Rail 723: HS2 slammed by National Audit Office

I am writing this as dozens of Tory MPs are preparing to vote against the gay marriage bill put forward by their own government. Already Downing Street has been visited by a delegation of grassroots Conservative party activists who were prepared to go on national TV to criticise their own prime minister.

The bill, fortunately, will go through thanks to opposition MPs. Although clearly this piece of legislation has no relevance to the rail industry, I mention it because it demonstrates the power of the backbench MPs who have similar feelings about HS2 as they do about the prospect of Elton John going down the aisle. And they have just been given enough ammunition by the National Audit Office to fire at politicians for years.

The report by the NAO is one of the most damning I have read in years of paging through their documents. The NAO is known for mincing its words, taking a measured line and having gentle pops at those it is criticising. It has improved since the days of Sir John Bourn who featured regularly in Private Eye for the regularity with which he lunched with potential targets of his popgun but nevertheless it tends to moderate its findings which are shown in advance to the government department concerned.

Therefore for the NAO to use such strong language in exposing what it sees as the inadequacies of the preparation for HS2 shows that it is convinced that this is not a well-grounded scheme. The NAO was most critical of the business case which it reckons should have been far more well-developed by now. It also questioned the very need for the line, saying ‘the strategic case contains evidence of general growth in rail travel but has limited evidence on where, and by how much, increases in capacity are needed on the West Coast Main Line’.

In terms of regeneration and breaching the north south divide, the report says that ‘the Department needs to define and, if possible, quantify how High Speed 2 will meet its strategic objective to transform regional economies by delivering growth and jobs’. Indeed. That has always seemed a very vague aim, and there is considerable evidence that the effect will work the other way round, strengthening the  already booming London economy. The NAO summed up its critique by saying: ‘Our concern at this point is the lack of clarity around the Department’s objectives’.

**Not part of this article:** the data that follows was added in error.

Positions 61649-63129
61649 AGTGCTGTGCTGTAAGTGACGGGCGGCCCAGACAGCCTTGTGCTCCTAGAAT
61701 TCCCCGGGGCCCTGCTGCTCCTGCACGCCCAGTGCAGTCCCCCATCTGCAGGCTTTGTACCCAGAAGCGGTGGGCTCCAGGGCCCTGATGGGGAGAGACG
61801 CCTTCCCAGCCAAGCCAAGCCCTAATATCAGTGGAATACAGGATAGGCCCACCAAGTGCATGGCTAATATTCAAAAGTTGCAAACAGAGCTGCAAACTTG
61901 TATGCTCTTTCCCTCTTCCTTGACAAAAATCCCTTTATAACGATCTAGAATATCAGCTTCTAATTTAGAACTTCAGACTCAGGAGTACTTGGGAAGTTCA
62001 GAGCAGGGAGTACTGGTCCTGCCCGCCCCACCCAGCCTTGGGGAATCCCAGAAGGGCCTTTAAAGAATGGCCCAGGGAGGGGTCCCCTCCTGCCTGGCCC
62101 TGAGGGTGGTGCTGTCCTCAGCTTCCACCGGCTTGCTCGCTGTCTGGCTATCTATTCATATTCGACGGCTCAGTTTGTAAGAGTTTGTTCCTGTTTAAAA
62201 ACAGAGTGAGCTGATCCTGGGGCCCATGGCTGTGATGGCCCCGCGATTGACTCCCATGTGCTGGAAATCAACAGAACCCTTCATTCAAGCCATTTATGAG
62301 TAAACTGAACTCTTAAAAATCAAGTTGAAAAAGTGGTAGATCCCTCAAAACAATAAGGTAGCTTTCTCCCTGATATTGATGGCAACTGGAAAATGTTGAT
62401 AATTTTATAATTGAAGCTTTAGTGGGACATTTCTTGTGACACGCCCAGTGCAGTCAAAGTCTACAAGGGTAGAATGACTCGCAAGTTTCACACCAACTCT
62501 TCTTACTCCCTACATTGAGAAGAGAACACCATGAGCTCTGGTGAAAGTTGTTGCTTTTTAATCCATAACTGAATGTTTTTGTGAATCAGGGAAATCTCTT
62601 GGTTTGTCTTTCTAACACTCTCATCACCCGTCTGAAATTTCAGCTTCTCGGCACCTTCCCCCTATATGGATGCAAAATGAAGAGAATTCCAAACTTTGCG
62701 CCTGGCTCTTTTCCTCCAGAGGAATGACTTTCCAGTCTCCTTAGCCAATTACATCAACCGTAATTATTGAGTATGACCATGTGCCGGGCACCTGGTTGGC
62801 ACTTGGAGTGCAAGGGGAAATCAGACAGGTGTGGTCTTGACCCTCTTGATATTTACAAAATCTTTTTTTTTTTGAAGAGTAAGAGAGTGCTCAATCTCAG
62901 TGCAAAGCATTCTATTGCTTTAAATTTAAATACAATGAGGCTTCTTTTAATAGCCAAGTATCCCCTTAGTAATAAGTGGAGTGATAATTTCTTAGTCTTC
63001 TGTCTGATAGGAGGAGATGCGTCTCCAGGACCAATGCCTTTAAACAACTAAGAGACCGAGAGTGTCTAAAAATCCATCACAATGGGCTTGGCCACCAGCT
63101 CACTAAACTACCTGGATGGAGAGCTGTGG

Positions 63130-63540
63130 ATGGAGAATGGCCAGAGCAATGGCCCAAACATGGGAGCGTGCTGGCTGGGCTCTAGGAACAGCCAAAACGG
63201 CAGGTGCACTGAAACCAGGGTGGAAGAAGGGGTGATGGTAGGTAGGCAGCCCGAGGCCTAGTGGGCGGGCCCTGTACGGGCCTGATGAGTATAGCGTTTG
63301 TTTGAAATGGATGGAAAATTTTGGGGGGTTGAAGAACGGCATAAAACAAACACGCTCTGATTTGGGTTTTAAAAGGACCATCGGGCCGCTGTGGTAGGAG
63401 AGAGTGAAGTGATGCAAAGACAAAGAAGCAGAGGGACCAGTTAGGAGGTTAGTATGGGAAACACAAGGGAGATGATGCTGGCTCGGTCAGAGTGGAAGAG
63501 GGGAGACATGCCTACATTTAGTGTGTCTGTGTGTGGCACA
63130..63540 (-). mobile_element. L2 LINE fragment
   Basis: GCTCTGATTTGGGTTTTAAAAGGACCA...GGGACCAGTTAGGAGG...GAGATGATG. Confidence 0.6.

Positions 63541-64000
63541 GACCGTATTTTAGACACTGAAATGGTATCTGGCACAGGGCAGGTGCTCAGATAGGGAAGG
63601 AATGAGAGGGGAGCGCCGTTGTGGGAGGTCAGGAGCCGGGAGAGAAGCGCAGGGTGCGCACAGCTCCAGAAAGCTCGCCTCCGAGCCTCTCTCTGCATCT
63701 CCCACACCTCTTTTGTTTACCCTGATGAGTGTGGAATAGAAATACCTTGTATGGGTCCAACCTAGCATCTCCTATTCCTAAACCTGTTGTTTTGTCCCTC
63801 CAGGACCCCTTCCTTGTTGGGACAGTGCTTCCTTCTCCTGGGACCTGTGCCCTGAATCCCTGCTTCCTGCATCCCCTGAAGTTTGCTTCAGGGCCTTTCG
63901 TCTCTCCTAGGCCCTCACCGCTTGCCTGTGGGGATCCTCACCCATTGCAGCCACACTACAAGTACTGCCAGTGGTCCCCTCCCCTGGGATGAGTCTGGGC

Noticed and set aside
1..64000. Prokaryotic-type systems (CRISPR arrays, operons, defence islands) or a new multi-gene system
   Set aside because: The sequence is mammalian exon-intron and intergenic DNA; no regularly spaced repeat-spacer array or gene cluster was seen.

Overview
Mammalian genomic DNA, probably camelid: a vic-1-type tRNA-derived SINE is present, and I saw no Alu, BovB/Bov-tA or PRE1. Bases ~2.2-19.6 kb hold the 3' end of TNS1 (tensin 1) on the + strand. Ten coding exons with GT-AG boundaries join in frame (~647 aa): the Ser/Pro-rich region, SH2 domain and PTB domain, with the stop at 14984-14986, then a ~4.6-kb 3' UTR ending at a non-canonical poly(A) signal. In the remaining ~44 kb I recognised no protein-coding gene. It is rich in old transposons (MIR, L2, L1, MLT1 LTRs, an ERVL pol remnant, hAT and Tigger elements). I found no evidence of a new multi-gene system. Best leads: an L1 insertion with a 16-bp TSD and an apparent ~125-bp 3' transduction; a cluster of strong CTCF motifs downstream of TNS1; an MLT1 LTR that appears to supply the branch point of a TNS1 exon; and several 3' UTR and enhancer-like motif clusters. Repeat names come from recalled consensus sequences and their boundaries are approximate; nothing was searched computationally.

Overall, the NAO report shows that the project has suffered throughout from the fact that it was developed in the wrong way round. Instead of a proper examination of the options to improve the rail – and indeed transport – network, HS2 was dreamt up as a solution to perceived overcrowding on the West Coast Main Line and then the project team has tried to develop good reasons to build the line. That is clearly exposed by the NAO report as is the nonsense of time savings for passengers being the key benefit delivered by the line. This supposes that every hour that is saved by travelling faster has a value (the average is £26.73 per hour) and it presupposes that time on trains is all wasted. As the Newsnight report showed, even David Cameron works on trains; that suggests the whole methodology of benefit cost analysis has to be changed.

The weakest part of the NAO criticisms is over the reported shortfall of £3bn in the period 2017/8 to 2020/21. To be so precise at this early stage is a nonsense. Of course costings and the provenance of money are tentative given that construction will not start for a further five years.  Nevertheless, there is a lot of work for the supporters of HS2 to convince MPs and the public that the project is worthwhile. The supporters of HS2 would not, if given the choice, have selected Simon Burns to defend their cause. The rail minister is clearly an accident waiting to happen which makes it odd that Patrick McLoughlin, his affable and highly competent boss, did not step forward to defend the project.